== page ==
Parents, Teachers, and Students Worry as K-12 Resumes in B.C. Schools

Those who will be affected by it the most share their perspectives on the back-to-school plan

(Kristen Frier)

Around 634,000 students across B.C. will be returning to school on Sept. 10 while concerns about a potential second wave of COVID-19 continue to grow.

The B.C. government announced on July 29 that the province was planning a full return to school. This was met with immediate criticism from the B.C. Teachers’ Federation.

“The reopening needs to be safe, careful, and get the buy-in of teachers, support staff, parents, and students,” BCTF President Teri Mooring Mooring said in a news release published that same day.

The return will be carried out over the span of an “orientation week” from Sept. 8 to 11, explains a B.C. government news release. Teachers and staff will return on Sept. 8, leaving them two days to learn about the updated guidelines in their schools before students join them on the 10th for their two-day orientation.

B.C.’s Back to School Plan has three principles designed to keep everyone safe: New health and safety measures, increased funding to keep schools safe and clean, and the implementation of learning groups to help reduce the transmission of COVID-19.

Health and safety measures

It is not mandatory to wear masks in classrooms. Still, masks are required to be worn in high-traffic areas or environments where social distancing can not be maintained. Students have the option of wearing a mask throughout the school day.

Elementary students are not required to wear masks. In fact, they may be more likely to touch their face and need help putting masks on and taking them off, which would make the masks less effective.

While physical distancing will not be enforced in learning groups and classrooms, it will be promoted through classroom setups. As most have likely seen in grocery stores during the pandemic, schools will use floor markers to control traffic flow. They will also have designated entrance and exit doors.

Physical distancing of two meters is required outside of these assigned groups including during extra-curricular activities for middle and high school students and staff.

Schools will support personal hygiene by providing regular opportunities for staff and students to wash and sanitize their hands. Frequently-touched surfaces will be cleaned and sanitized at least twice every 24 hours in addition to the daily general school cleaning.

“A learning group is a group of students and staff who remain together throughout the school quarter, semester, or year and who primarily interact with each other,” reads the Back to School Plan.

Learning group sizes vary depending on whether a student is in elementary, middle, or high school. The maximum number of students and staff in elementary and middle school learning groups is 60, and the maximum for high school is 120.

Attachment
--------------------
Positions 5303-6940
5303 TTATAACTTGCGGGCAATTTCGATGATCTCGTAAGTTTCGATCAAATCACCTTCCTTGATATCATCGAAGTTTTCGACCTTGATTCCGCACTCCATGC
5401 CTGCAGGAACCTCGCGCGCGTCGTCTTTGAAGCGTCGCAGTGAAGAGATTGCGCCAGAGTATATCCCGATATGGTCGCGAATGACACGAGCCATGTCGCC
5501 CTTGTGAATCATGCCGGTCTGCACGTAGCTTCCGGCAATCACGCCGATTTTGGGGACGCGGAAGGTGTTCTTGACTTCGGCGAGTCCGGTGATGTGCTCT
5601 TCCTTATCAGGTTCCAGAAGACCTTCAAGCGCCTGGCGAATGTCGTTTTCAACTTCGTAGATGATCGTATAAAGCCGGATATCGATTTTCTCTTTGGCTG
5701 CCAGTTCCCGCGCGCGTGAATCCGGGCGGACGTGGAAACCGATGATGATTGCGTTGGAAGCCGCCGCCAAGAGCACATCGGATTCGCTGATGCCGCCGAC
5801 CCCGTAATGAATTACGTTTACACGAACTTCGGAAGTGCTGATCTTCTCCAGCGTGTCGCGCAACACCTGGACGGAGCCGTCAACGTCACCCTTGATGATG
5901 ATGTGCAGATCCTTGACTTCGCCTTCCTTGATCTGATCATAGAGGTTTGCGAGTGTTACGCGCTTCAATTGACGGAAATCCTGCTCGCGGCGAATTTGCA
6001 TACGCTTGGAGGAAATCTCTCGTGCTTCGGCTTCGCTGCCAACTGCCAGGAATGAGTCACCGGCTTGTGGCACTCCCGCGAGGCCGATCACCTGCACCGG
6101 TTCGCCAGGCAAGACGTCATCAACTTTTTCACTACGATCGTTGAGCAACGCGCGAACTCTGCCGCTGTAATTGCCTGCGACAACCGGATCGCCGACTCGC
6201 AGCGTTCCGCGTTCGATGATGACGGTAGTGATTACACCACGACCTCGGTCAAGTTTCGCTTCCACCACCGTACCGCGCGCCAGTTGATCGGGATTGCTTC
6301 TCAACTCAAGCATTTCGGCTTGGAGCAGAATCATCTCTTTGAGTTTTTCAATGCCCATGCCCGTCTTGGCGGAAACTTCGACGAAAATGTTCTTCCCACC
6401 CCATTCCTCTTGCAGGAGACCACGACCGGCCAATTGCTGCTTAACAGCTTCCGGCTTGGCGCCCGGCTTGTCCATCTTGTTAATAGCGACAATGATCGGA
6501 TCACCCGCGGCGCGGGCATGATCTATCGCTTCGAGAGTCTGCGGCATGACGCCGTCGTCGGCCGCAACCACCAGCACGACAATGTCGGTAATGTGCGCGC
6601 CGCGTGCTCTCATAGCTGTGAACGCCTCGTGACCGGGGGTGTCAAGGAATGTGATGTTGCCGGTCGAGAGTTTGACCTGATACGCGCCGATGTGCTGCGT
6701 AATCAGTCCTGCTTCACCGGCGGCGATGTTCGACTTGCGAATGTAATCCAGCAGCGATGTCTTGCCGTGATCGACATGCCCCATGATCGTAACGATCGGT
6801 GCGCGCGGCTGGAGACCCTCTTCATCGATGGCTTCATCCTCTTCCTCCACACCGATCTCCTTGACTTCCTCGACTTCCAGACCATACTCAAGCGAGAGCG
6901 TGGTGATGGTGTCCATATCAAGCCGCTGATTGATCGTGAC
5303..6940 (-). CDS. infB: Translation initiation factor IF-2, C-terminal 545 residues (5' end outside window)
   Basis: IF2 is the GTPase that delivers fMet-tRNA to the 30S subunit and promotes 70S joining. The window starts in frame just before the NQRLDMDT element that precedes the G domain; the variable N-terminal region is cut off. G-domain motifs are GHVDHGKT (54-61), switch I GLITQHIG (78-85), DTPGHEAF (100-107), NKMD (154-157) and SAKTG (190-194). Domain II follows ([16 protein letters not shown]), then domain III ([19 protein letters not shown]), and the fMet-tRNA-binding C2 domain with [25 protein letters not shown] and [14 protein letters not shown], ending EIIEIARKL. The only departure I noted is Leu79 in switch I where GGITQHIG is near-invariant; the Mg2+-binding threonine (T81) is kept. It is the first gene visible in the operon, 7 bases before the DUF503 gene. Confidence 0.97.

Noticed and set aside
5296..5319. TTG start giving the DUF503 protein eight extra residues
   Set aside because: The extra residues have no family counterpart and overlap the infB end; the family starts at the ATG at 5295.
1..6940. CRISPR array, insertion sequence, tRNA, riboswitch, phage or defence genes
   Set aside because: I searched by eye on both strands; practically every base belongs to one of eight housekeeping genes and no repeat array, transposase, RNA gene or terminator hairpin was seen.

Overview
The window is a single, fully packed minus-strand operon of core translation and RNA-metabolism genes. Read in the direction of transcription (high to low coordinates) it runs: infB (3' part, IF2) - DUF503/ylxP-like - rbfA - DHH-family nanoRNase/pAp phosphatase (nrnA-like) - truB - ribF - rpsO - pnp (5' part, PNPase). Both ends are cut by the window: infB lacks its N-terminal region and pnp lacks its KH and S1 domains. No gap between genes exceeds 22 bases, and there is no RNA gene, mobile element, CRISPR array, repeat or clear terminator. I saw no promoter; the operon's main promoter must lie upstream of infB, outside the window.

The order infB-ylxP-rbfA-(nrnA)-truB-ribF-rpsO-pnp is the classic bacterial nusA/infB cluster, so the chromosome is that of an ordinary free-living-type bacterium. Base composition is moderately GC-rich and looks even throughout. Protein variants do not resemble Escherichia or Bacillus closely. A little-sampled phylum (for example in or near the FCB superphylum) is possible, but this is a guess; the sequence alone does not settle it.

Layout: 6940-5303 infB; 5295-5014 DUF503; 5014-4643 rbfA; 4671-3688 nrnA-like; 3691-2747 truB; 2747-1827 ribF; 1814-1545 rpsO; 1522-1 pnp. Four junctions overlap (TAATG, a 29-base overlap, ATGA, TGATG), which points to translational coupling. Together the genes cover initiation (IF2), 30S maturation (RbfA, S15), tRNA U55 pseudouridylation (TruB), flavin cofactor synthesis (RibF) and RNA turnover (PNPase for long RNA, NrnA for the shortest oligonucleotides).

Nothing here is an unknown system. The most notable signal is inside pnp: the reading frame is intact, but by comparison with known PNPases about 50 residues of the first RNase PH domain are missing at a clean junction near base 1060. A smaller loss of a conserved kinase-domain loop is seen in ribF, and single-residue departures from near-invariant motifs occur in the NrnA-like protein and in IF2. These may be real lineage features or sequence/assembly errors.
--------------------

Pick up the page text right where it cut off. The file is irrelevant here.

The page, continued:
The Provincial Health Officer recommended dividing students into these learning groups to “help reduce the transmission of COVID-19.” The benefits of doing this include more in-class learning, peer interaction and support, and lessened feelings of isolation.

Putting students into groups is also strategic for tracing potential COVID-19 contacts and limiting the reach of learning disruptions if a case is confirmed in a learning group.

It is expected that parents and caregivers screen their children daily before considering dropping them off at school.

If a student is displaying COVID-19 symptoms, has been out of the country in the last 14 days, or has had close contact with a person who has COVID-19, they will not be allowed to attend school. From there, parents and caregivers must keep the child at home to self-isolate and seek medical advice.

If one of their household members or loved ones are exhibiting COVID-19 symptoms, a student or staff member is still allowed to attend school as long as they do not experience symptoms themselves. The symptomatic person is expected to seek an assessment from a health care professional.

Increased resources for keeping schools safe

If the student is at school when they start experiencing symptoms, they will be given a mask and be separated from the group while they contact their parents or guardian. Custodians will disinfect areas the symptomatic person was in contact with, and the school will inform public health experts of the potential case.

From there, public health will work to contact and identify any potential cases, inform those who came in close contact, potentially suggest 14-day isolation, and provide follow-up recommendations.

The school will provide learning support to students self-isolating, and public health officials and the school will determine if it’s best to continue providing in-class learning.